Ethical Leadership

A lot has been said about the leadership, its styles, how to incorporate etc. However, there is another side attached to these leadership styles which is called ethical leadership. “Ethical leadership is knowing your core values and having the courage to live them in all parts of your life in service of the common good” (Grace, 2006).

Ethical leadership comprises of two parts, “First, ethical leaders must act and make decisions ethically, as must ethical people in general. But, secondly, ethical leaders must also lead ethically – in the ways they should treat people in everyday interaction, in their attitudes, in the ways they encourage, and in the directions in which they steer their organizations or institutions or initiatives”. (Rabinowitz, 2013).

Vision and mission statements are generally associated with ethical leadership. “Vision provides the overall reference of what the organisation would like to reach and how it will look. Within this vision the mission statement defines what the organisation aims to acheive” (Mullins, 2013:665).

The 4-V model of ethical leadership is a framework which associates four attributes necessary for an ethical leadership. It can be regarded as a checklist for this leadership. They are:-

  •          Values: Values should be first discovered as a basic identity of a leadership. It should be integrated along with the choice-making on personal and professional level.
  •          Vision: is the overall picture of where an organisation will heed to. It provides a driving force behind the formulation of the strategy.
  •          Voice: is the essential of any leadership. All the ideals should be clearly communicated to the employees in order to go through a smooth operation.
  •          Virtue: is all to do with good ethics. Practicing vitreous behaviour instils the basic good character. Virtue can be said as a foundation of an ethical leadership (Gracy, 2006).

Should ethical leadership be practiced? Is it useful for an organisation? These have become the topics of most debates. For this, we’ll consider the benefits of ethical leadership and an example of going too far in unethical behaviour.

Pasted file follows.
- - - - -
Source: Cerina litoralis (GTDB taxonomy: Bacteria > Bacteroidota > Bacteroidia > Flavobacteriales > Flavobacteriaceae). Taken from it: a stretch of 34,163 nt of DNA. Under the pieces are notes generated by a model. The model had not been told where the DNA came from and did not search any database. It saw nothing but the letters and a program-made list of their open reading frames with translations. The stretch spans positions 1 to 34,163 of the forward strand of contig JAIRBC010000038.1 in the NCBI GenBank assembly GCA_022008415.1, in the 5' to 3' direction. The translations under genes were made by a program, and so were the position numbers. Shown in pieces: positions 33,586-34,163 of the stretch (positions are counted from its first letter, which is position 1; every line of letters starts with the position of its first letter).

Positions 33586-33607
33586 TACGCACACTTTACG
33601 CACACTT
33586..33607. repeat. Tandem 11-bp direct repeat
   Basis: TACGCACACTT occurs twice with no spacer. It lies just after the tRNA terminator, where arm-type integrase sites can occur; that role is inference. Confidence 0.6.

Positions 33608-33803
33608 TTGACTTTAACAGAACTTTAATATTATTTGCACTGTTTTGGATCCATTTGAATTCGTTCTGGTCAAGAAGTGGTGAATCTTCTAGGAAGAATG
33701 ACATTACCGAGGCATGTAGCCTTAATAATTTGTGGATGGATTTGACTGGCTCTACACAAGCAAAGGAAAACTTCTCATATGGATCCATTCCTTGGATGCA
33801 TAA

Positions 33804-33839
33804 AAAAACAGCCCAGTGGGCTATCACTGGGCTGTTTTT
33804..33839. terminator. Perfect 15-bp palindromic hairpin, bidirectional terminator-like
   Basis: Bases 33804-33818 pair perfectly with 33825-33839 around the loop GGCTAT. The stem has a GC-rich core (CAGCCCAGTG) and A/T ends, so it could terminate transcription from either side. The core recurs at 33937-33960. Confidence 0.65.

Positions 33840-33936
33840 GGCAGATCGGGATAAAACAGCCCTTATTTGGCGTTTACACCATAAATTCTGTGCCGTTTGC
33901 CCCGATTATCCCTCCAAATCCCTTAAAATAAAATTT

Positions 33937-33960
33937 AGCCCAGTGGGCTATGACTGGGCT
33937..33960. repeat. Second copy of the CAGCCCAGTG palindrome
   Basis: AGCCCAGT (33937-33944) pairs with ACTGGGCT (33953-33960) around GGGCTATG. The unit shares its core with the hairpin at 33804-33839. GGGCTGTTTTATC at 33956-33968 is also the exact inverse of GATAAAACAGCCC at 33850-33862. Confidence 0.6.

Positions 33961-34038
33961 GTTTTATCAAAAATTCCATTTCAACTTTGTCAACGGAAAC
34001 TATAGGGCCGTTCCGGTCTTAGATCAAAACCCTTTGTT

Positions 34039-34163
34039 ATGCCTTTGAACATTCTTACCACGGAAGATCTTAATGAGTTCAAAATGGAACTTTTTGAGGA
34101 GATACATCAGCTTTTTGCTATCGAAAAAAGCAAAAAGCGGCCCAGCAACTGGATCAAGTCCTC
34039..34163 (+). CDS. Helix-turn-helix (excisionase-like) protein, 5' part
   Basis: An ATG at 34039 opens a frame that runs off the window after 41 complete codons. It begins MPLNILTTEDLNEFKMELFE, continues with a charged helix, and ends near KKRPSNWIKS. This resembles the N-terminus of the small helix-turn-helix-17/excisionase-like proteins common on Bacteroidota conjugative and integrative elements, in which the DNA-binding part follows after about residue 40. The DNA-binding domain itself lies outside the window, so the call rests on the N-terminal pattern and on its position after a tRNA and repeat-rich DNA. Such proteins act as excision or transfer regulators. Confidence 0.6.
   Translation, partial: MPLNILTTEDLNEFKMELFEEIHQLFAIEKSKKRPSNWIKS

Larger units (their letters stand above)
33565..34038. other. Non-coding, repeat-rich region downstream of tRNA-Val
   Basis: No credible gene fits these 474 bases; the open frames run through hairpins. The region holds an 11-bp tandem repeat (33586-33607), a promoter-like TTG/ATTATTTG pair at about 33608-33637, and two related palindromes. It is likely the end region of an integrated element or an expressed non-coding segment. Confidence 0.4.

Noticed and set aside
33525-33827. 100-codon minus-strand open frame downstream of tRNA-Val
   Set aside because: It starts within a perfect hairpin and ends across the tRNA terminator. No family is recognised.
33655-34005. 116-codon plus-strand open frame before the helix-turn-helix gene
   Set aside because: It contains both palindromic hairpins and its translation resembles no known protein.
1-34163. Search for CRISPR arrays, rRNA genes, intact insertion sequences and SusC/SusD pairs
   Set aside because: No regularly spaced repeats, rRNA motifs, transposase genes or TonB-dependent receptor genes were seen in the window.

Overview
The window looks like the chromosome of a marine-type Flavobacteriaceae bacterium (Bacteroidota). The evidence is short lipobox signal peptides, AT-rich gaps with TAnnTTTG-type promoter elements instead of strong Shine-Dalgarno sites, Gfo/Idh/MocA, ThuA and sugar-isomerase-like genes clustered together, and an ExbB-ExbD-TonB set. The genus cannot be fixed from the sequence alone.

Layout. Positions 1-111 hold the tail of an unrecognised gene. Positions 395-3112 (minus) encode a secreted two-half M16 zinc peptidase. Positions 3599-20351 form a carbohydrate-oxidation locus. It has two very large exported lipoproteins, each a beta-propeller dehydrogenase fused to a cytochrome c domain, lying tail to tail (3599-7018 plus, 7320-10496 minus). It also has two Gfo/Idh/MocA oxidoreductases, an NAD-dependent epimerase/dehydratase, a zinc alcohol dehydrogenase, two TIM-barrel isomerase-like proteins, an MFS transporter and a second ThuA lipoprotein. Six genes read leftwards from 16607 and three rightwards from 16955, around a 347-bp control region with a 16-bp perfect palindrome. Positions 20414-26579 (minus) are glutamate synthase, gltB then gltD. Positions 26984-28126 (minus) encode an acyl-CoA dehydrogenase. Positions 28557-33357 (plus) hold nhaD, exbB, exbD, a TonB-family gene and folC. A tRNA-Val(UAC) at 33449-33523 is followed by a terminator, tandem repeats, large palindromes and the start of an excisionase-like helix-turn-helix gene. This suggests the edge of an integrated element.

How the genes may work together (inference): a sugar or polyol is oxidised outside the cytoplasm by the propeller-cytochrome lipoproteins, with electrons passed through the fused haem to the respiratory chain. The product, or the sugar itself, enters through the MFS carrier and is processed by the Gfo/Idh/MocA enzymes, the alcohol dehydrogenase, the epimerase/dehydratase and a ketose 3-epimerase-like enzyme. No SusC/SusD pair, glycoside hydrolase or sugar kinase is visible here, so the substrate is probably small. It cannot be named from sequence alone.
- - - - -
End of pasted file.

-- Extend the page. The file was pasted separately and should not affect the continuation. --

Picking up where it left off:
Benefits of ethical leadership:

  •          Corporate Social Responsibility (CSR) is a way in which an organisation can pay back to the society. Doing this not only helps the society but builds a good reputation for the organisation.
  •          Ethical organisations strike a good rapport with the customers and the stakeholders. A strong trust develops between them which is prospective from the business point of view.
  •          Greater trust and longevity are generally associated with the ethical leadership run organisations. More and more people tend to associate themselves with an organisation which has a good image.
  •          As a result profit level and customer count increases which gives a boost to the organisation.
  •          Sets out a good example within the corporate world. Other managers and organisations can learn a lesson form an ethically lead organisation.

(Mikulin, 2009).

Inspite of all the good values associated with the ethical way of business, some organisations tend to be un-ethical in order to maximise their profits. They do succeed in doing so but the charm is only short lived. A bit of unethical behaviour could still be tolerated but going way to far can prove costly.

One such example is of Enron which went bankrupt due to its un- ethical behaviour.  “Its shoddy business practices, aided by bankers and advisors feeding from the gravy train, brought down the company in December 2001.” (Silverstein, 2013). This is a best example of a company which was quite far prom practicing ethical behaviour. At the end it was the company that bear the brunt not forgetting their stakeholders. “Unethical companies will eventually get exposed: Witness Enron. Companies that live and breathe their missions, by contrast, will get recognized by both the retail and capital markets. But solid principles are good for business, and ultimately good for corporation valuations” (Silverstein, 2013).